In a predemocracy period when a dog-eat-dog political fighting style usually wins, it sends an interesting message to modern viewers when they see a major government institution reformed by soft power. To improve the lot of the common people all you need is altruism and a willingness to be self-sacrificing. Even the King gets in on the act, being prepared to abdicate in favour of his older son so that the younger can be named the heir apparent. In historical terms, this was not unprecedented but, in the context of this story, it reinforces the more pervasive message that even the most senior leaders must consider the country before their personal interests. In this instance, the stability of Korea was threatened. Should the Crown Prince be unable to produce children, he would become the pawn of those wanting to influence the succession. With a strong heir apparent and the King acting as regent to protect his weaker son, civil war would be avoided and the future preserved.

The irony, of course, is that Korea today is still strictly divided into classes based on family and the credentials the people obtain as they move through the education system. The Korean College Scholastic Ability Test replaces the rigorous Civil Service Examinations that were so important during the Joseon Dynasty. Without a high passing mark in a competitive field, there’s no chance of access to the better jobs. This is a Confucian view of what represents a just and fair outcome. The more objective the judgement of achievement, the more fair the exam is claimed to be and, therefore, the more access to the better opportunities in life can be controlled. In some senses, we may say little has changed since the Joseon Dynasty in which we had rigid class structures based on family and a rote-based learning and examination system. That’s why it’s all the more important to see figures like Seo Jang Geum and Dong Yi succeeding despite the lack of family and credentials. People today need to be reminded they too can beat rigid systems based on credentials, and succeed by setting up their own businesses or proving to others they have the skills. With the right attitude and an above-average level of ability, anyone can be a success!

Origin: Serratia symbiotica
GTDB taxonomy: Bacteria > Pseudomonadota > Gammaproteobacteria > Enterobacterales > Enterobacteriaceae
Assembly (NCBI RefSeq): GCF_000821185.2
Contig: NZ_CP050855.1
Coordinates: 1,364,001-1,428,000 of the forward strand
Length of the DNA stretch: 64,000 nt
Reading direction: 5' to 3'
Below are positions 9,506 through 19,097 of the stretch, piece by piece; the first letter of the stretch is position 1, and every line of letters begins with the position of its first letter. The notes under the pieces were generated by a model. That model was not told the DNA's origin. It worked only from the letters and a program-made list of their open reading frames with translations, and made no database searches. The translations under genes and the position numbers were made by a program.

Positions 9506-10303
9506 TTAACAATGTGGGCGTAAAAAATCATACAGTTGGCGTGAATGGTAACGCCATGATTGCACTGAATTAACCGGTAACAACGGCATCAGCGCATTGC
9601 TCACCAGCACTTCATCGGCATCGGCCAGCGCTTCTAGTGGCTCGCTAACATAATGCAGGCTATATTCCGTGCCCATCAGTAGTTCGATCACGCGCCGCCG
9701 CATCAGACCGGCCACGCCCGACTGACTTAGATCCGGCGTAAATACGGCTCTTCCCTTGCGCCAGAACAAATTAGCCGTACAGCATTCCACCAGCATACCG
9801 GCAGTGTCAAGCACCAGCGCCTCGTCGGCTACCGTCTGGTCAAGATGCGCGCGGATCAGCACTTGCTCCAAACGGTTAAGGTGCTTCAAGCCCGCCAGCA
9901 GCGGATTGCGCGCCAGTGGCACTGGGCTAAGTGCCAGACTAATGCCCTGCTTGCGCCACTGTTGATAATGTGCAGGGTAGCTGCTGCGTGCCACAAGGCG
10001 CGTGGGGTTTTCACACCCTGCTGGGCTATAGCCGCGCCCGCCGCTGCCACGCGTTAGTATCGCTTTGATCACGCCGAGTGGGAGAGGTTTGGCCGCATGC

Choi Jong-Hwan wonderful when on screen but underused